Ben’s Wildflower has it all and it has absolutely nothing. I’ll start like this. Both the females have been repeatedly violently raped in the past. Off-story. But does it put them off sex? Do either of them ever contemplate for one micro-second to say no the sexual demands of their partners. No Way Jose! Kate and Jenny both love to get Down To It. On their knees, on their backs, with small and big toys, any which way at all and in both holes.

But then. Interspersed with all the quite affecting carnality are scenes of mind-numbingly boring domesticity. Which I skim read. Like I’m interested in how much food the hero eats. This is share-cropper love at it’s most profound. Kate’s pooch almost dies then makes a complete recovery. None of the plot makes sense. I personally felt that somewhere there should have been an orgy scene involving Kate, Jenny, Cree, Jake and Ben.

The story also involves a proper plot about how Kate is nastily victimised by the small-town bully. Who also happens to be supposedly the richest guy in town. Yet again we get a small-town revenge scene where Ben gets a woman who has been disrespectful to Kate, fired. Oh and nicknames. Kate is Ben’s Wildflower. I’m inclined to call her Ben’s simple-minded slut. Unfortunately. According to the plot. Ben is Kate’s only lover apart from her rapist. At some point in the novel, the main couple make a conscious decision not to call their nemesis by his given name, Clint. So instead. For about half of the entire novel they refer to Clint as ‘the little fucker.’ So bizarre.

I absolutely could not empathise with Kate. Through any of her terrible troubles. Why was that? She relied totally on Ben for the resolution of all her problems. Yet she wasn’t any kind of doormat at all. I know for sure Ben will soon turn into massive spousal abuser. All the signs are there. Including his cloying declarations of love to Kate. On the other hand. Maybe not.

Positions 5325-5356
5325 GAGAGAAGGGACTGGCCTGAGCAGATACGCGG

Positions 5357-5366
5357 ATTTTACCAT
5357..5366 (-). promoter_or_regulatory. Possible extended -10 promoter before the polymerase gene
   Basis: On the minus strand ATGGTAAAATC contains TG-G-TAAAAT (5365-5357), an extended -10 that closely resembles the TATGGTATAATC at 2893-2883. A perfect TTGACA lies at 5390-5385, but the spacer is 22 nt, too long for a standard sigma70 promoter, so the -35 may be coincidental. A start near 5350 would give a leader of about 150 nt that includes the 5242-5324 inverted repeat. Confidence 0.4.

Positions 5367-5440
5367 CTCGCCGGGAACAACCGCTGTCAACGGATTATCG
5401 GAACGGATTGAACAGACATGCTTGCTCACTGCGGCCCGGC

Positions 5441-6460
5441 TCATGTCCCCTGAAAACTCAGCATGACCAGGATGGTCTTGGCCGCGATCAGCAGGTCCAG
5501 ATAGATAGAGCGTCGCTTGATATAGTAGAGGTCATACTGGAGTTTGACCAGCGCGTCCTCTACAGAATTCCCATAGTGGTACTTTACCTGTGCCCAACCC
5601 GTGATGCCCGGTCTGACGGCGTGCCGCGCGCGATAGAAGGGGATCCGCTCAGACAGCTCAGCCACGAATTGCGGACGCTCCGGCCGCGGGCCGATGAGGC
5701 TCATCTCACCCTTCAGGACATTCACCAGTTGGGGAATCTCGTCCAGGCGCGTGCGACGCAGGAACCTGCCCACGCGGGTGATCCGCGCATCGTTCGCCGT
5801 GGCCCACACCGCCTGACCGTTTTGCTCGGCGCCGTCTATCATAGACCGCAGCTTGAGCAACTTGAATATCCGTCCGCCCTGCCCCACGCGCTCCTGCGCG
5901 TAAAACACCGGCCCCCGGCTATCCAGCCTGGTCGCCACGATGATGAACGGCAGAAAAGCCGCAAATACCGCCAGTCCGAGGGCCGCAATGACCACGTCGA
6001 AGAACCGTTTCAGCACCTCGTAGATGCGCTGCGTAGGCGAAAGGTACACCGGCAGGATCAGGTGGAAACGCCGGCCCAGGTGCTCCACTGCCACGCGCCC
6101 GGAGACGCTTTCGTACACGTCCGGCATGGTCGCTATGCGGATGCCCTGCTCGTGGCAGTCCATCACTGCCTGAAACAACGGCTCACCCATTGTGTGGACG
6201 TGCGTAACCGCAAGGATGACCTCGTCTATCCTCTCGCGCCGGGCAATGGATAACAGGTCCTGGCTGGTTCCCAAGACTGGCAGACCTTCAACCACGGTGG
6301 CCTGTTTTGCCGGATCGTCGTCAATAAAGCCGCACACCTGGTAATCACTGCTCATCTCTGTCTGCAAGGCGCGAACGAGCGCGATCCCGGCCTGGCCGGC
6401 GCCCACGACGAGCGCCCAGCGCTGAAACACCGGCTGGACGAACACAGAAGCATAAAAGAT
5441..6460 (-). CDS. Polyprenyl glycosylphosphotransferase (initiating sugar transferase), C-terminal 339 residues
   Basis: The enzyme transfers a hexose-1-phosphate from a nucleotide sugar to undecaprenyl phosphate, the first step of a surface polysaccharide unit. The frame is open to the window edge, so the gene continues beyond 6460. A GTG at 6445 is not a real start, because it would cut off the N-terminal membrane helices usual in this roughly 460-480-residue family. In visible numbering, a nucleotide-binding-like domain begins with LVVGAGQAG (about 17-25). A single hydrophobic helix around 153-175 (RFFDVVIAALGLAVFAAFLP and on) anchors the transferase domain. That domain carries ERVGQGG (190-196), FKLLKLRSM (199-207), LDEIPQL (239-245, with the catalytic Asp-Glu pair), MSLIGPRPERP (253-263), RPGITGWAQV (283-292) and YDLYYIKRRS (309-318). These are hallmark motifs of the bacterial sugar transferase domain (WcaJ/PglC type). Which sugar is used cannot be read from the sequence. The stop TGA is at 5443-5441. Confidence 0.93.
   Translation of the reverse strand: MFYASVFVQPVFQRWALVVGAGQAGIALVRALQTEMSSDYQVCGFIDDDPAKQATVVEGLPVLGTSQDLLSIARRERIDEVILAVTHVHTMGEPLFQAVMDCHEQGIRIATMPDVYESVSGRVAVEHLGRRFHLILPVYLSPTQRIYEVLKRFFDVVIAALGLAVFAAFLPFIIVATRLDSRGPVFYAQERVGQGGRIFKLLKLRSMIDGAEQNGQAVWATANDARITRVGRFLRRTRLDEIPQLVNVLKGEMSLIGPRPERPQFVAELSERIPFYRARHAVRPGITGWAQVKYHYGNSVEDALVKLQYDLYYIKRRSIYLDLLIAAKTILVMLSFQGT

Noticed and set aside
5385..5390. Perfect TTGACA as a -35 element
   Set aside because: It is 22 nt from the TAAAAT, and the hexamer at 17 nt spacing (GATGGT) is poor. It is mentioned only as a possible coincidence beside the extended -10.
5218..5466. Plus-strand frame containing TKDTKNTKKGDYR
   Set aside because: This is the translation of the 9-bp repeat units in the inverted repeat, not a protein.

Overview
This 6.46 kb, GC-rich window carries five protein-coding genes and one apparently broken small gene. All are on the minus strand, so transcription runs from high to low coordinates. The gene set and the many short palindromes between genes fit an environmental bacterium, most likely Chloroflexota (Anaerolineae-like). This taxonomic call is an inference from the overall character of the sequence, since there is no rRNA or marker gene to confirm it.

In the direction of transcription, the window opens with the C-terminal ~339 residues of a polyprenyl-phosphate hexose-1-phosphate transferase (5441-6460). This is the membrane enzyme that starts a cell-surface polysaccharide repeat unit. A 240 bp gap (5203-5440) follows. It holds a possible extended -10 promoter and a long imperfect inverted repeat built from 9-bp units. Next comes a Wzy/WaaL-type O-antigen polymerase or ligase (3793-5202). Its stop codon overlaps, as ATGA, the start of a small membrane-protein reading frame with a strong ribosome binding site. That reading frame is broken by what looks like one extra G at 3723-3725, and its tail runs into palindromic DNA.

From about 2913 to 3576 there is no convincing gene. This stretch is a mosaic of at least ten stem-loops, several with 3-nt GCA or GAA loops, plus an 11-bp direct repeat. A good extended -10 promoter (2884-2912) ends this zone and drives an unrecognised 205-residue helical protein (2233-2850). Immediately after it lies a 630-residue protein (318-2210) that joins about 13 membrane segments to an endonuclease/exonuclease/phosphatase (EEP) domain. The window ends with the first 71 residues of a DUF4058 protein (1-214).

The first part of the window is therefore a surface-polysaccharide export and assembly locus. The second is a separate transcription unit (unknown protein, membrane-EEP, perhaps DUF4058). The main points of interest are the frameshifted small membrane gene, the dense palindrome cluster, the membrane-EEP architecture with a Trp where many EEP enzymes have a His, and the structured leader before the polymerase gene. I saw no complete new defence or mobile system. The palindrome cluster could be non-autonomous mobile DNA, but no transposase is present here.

For the stout-hearted only. But having said all that. Just today I read a spoiler for Change of Heart by Jodi Picoult. Believe me. It's plot is even more ridiculous. And more offensive.

Tuesday, 1 April 2008

Feral by Nathalie Gray

Another e-book. Rated e-rotic. Which means it’s supposed to be hot hot hot. But actually I ended up thinking ‘Boy! Some women have to work hard for one simple orgasm.’

Science fiction is not a genre which particularly appeals to me. And this story is totally derivative. Think of a million episodes of Star Trek. And I mean the 70s schtick. What’s more. By the end of this story I was more interested in the secondary characters, Liberty and Cupcake than the main couple Dex and Eva. Not hard when both the hero and heroine have no loyalties, looks or purpose in life. Even Dragana, with her pointless causes and easily roused hatred was more interesting.

I was unimpressed by the circumstances that caused Dex to change form over three times in the story. He’s supposed to change into this big killer lycan only under extreme stressful conditions but towards the end all Eva had to do was give him a smouldering look for it to bring out the big bad wolf in him. How predictable.

This is the first romance I’ve read where the heroine gives the hero some anal teasing. Definitely the first romance where the heroine has unashamedly undegone numerous cosmetic procedures. And the relationship between Eva and Dex was perfectly acceptable and believable. It almost worked how they began to feel genuine emotion for each other. Well. That’s what I thought.

The plot, such as it is, goes nowhere special. Despite all that. I'm quite tempted to read the follow-ups. Primal (which seems to be Liberty's and Cupcake's story) and Carnal (which ventures into Breed territory). To say nothing of the author's vampire story, DamNation. Maybe a couple of her werewolf stories, Wolfsbane and Bains Wolf too. tee hee. She's sort of Lora Leigh hot but without all the offensive male domination, female doormat baggage. I like the length of this novel. 142 pages. I totally object to reading a 400+ page romance only to conclude that I hated everything about it. (ie Harmony's Way, Lover Unbound)